Gandil and Risberg are alleged to have collected $45 from each member of the White Sox to bribe the Detroit Tigers to lose two doubleheaders so that the Sox could win the American League pennant. The Tigers duly lost all four games, but the investigation proved inconclusive and nothing came of it.
Gandil's last act of sports infamy was to get former Black Sox team mate Buck Weaver banned from the Frontier League, supposedly because he considered Buck a traitor to his other Black Sox mates.
It's unfair to label Ben Johnson as the worst offender, but he is the poster boy for a huge list of recent drug takers/cheaters in both professional and amateur sports.
He was not the first, as many Iron Curtain countries are alleged to have doctored their athletes long before Johnson came along, but the international situation prevented any formal investigations. Johnson was simply the first big name to be caught, the herald of further scandals to come.
For a long time nobody knew what was going on. Johnson was voted Ontario Athlete of the Year twice in a row (suckering many including this writer who were giving him standing ovations at the awards banquets) and almost every Olympic sports fan in Canada had their hopes up that Johnson would win several of the glamour track and field events at the 1988 Seoul Olympics.
Instead Johnson became the embodiment of Canada's Olympic shame when he was tested positive for performance enhancing drugs and deprived of his "victory". The investigation of Johnson merely lifted the curtain on a long list of drug taking Olympic athletes, coaches, doctors, suppliers, star baseball players like Mark McGuire, Barry Bonds and Roger Clemens, and too many NFL players to count.
The scandal cost Johnson millions of dollars in endorsements. Fittingly his only recent endorsements are for Chetah (Cheater) Power Surge energy drink.
Of all the long list of Heavyweight Champions, Mike Tyson is probably the one boxing fans most like to hate.
He made himself a terror inside the ring and life outside it was no better or worse. Tyson was the best heavyweight fighter since Larry Holmes and he had the most potent image since Muhammed Ali. He knocked out 12 of his first 19 opponents in the first round and became known as Iron Mike.
It seemed no one could stand against him. It is probably safe to say that he had mental and emotional problems long before he became famous.
By the time his heyday was over, he would have served three years in prison for rape and have declared bankruptcy, despite earning over $300 million. Some of his more bizarre purchases included wild animals that belonged in a zoo.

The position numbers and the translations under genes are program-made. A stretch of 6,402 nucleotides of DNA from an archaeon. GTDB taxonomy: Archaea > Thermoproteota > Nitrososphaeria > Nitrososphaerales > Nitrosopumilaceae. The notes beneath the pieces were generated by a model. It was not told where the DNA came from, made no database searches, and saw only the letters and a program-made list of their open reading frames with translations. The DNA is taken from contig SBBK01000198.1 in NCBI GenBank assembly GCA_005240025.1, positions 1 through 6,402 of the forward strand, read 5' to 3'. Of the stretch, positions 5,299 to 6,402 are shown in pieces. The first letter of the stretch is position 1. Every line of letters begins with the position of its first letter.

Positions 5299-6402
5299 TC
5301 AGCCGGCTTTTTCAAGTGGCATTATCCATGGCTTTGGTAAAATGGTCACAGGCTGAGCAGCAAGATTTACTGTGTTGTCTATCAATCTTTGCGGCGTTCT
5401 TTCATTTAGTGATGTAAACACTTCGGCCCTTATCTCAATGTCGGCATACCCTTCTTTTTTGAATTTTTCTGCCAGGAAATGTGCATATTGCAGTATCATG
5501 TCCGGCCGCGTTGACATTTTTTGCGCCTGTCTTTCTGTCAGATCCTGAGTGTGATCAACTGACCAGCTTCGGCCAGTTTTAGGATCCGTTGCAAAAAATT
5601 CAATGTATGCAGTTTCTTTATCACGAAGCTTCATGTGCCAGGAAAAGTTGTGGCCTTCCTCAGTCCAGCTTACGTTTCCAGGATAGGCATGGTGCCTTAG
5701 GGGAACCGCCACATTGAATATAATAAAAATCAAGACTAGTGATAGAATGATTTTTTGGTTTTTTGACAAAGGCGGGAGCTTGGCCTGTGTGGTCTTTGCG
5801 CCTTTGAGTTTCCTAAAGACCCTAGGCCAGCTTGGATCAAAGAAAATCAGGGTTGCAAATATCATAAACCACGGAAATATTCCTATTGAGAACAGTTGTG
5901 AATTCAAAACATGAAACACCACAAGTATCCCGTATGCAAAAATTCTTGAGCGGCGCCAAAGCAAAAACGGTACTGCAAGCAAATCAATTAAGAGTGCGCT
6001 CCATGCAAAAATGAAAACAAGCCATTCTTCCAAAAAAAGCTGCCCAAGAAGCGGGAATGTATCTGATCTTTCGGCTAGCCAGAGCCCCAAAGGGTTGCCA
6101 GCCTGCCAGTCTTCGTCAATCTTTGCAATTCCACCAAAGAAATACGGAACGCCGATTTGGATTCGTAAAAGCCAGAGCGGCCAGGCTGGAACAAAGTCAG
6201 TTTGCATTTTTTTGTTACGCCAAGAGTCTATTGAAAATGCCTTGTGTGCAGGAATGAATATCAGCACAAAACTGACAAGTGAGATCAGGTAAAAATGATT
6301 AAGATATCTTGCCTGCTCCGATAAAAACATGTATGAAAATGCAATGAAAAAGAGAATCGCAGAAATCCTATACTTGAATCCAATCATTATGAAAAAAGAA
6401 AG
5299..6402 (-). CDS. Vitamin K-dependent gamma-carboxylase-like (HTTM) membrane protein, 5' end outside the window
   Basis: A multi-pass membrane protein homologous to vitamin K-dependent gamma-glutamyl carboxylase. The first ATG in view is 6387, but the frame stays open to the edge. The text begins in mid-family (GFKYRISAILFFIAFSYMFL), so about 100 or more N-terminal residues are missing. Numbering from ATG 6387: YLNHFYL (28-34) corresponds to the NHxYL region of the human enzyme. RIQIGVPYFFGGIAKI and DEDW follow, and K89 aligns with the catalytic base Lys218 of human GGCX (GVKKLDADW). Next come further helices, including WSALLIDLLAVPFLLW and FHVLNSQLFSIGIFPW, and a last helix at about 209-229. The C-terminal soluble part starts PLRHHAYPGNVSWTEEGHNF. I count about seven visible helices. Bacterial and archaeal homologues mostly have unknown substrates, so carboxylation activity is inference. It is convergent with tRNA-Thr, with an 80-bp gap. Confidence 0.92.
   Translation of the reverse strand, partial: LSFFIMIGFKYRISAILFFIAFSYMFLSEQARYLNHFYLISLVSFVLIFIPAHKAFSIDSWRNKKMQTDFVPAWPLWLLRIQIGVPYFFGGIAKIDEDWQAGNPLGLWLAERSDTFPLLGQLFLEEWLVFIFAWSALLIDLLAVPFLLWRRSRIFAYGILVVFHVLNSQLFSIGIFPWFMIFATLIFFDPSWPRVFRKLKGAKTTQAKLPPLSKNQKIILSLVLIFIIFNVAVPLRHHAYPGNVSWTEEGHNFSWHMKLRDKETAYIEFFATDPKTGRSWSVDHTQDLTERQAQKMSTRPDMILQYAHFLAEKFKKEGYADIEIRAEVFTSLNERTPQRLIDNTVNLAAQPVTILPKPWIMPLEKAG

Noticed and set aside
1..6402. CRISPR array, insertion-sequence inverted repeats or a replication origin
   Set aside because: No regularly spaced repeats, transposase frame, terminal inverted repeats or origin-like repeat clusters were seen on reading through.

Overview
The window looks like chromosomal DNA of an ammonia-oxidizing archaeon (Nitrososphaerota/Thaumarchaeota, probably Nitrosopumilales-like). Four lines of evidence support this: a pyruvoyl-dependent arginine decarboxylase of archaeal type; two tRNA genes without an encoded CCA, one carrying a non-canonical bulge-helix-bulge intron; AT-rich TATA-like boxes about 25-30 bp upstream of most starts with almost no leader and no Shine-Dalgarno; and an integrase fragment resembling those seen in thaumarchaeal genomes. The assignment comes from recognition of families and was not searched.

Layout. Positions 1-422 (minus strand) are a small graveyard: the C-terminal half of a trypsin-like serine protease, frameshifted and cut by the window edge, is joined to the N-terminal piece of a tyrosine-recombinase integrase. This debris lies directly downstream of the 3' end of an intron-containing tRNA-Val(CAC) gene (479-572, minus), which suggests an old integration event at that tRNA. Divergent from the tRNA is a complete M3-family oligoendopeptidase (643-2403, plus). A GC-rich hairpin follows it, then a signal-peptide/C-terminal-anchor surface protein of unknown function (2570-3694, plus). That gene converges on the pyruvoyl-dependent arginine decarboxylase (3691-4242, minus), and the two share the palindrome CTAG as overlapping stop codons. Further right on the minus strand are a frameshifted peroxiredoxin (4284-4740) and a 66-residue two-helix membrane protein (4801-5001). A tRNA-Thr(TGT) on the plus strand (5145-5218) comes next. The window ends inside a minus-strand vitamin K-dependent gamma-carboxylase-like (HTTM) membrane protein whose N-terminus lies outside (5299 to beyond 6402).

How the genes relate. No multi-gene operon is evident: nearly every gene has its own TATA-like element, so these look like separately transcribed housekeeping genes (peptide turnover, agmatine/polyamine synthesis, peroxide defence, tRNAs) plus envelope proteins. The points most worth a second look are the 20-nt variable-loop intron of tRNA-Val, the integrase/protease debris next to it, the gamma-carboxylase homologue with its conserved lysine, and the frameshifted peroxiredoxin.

Inside the ring, Tyson's worst incident was to bite Evander Holyfield's ear, for which he was disqualified. When Holyfield and later Lennox Lewis defeated Tyson, it was seen by most fans as a victory of good over evil.
No list of this nature would be complete without at least one woman on it, and for many, Tonya Harding is the undisputed queen of sports evil. There are many instances of personal rivalries within the sports world but Tonya would take it to a new level.
Since the Olympics and international competitions keep getting bigger as time passes with incredible rewards, glory and recognition given to those who bring back gold medals for their country, the pressure to go beyond "sportsmanship" gets more and more tempting.
Harding's ex-husband hired a hit man to break American figure skating rival Nancy Kerrigan's leg during the United States Figure Skating Championships in 1994. The hit man managed only to bruise Kerrigan's leg with a baton, but she was forced to withdraw from the national competition which Harding subsequently won. But the mirage burst at the Lillehammer Olympics where Kerrigan finished second and Harding a dismal eighth.
Though Harding's ex-husband and his accomplices were imprisoned, Harding herself escaped jail time by pleading guilty to conspiring to hinder prosecution of the attackers and received a three year probation sentence, 500 hours of community work and $160,000 fine. She was stripped of her US national title.
Harding of course continues to deny her role in Kerrigan's attack, but most fans believe she masterminded the whole thing. Harding has been involved in a number of controversial incidents both before and after Kerrigan's attack which has only enhanced her bad reputation. She attempted a boxing career after figure skating which has probably only confirmed the evil image most fans have of her.
There have been many "bad guys" in the history of the NFL, but none have caught the imagination of the public, or lived up to the deliberate "bad guy" image of the Oakland Raiders like Jack "The Assassin" Tatum and George "The Masked Assassin" Atkinson.